There is an unfortunate trend emerging in the digital age that I have not seen anyone really address: the traditional role of the retailer as a middle agent with some sway over pricing of products appears to be eroding when it comes to digital media. In both the case of MP3s with Apple and ebooks with Amazon, the early successful entrants were able to dictate terms to the content industry. In both cases, 99-cent downloads and 9.99 ebooks allowed the two retailers to build a market. Of course, they also took advantage of the fact that in selling media content at such prices they were also able to sell hardware which increased their ability to capture consumers to their platform. (Sigh. Everybody wants to be a platform these days. Ten years ago, it was portals. Now it’s platforms.)
The content industries largely went along because no one else was really focusing on the big picture of building an economically-viable market and the much larger threat was that with no viable marketplace, everything would go through the black market.
An interesting part of the history here is that Apple was historically a hardware company that had taken on retail as a way to sell hardware. What began as a simple MP3 store has now expanded into a business that has only one peer: Amazon.com. Amazon started as a retail company that, despairing of anyone offering decent hardware for the ebook revolution that was inevitable (everyone had been talking about it for a decade), found itself needing to build hardware. I don’t think Amazon really cares that much about the hardware in terms of its overall revenues or profit but what it does care about is the lock-in the hardware achieves, enabling Amazon to offer DRMed EPUB files.
This play, of course, came right out of Apple’s playbook.
As the game, as it were, unfolded, Apple and Amazon thwarted each other. Amazon’s entry into the music download business gave the entertainment industry the chance it wanted to re-negotiate terms with Apple and the same events ensued, albeit with the tables turned, in the weeks leading up to and following the introduction of the iPad.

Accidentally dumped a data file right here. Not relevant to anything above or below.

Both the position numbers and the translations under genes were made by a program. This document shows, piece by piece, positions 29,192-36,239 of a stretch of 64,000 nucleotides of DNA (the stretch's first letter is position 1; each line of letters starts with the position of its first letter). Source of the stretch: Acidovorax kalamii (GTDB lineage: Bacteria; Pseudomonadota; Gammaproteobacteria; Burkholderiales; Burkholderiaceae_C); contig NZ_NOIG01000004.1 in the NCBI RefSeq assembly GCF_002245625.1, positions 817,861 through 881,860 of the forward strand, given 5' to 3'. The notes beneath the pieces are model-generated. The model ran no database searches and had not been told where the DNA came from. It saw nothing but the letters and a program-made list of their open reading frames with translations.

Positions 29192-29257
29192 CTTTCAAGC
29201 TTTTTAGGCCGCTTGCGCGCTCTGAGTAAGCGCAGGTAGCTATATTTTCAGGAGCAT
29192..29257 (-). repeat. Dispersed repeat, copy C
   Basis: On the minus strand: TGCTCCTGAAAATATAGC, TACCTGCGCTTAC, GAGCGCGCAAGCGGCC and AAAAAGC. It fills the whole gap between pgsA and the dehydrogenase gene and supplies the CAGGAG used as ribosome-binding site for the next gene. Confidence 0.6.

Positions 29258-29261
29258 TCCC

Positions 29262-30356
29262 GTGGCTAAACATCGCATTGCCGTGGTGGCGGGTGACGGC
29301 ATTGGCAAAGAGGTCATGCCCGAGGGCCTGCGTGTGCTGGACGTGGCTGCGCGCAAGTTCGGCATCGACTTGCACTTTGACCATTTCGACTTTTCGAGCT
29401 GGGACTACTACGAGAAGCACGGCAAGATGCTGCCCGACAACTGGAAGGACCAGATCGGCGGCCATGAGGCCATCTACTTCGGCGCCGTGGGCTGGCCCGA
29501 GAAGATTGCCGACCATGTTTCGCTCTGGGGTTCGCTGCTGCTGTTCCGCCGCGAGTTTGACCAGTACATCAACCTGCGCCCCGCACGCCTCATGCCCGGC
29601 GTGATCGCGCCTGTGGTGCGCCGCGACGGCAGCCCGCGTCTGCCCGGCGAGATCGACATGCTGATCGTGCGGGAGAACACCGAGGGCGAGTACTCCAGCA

In both cases, what happened was not a return to the long established vendor-retailer convention whereby a vendor sells a product for a given price to the retailer and the retailer is free to set their own price, determining their own profits based on how much they markup an item and how many units they hope to sell. E.g., a book publisher determines that the price of a given book to any and all book stores will be $6 and then Bookstore A is free to sell the book at $8 in hopes of selling a lot and Bookstore B can choose to sell the book for $12 in hopes of attracting a smaller, but more discerning and committed clientele. Margin and volume.
The new era seems to be all about the so-called **agency model** wherein retailers are simply agents for content producers who determine the ultimate price of the product to the consumer. All the retailer does is negotiate the percentage of that price they get to put into their pocket.
This is an absurd position to put yourself in if your are a retailer, and I can only imagine that if you are Apple, you don’t care because you are mostly focused on selling hardware. If you’re Amazon, you care, but you are forced into this new situation because of Apple. If you are Amazon, and if you are a consumer, then you can only hope that things will eventually return to normal. (If you are Amazon, then you have to realize that you are being served a dish of crow for being such a jerk in the first place.)
If authors, and other content producers, think this new model is going to guarantee them a larger share of the profits, because there is going to be more profit, then I can only say that we can hope but history reveals that this is rarely the case.
Mostly I worry that this will lead to a stagnation in the market place at precisely the moment that we could use more experimentation. The idea that content producers engage the marketplace directly is a folly that they contrive out of greed but publishers and film and music producers have revealed that they really aren’t the place where innovation happens. If this new infrastructure put artists directly in contact with audiences, I might find it more interesting, but middle men remain, and there is no other set of middle men now to keep them in check.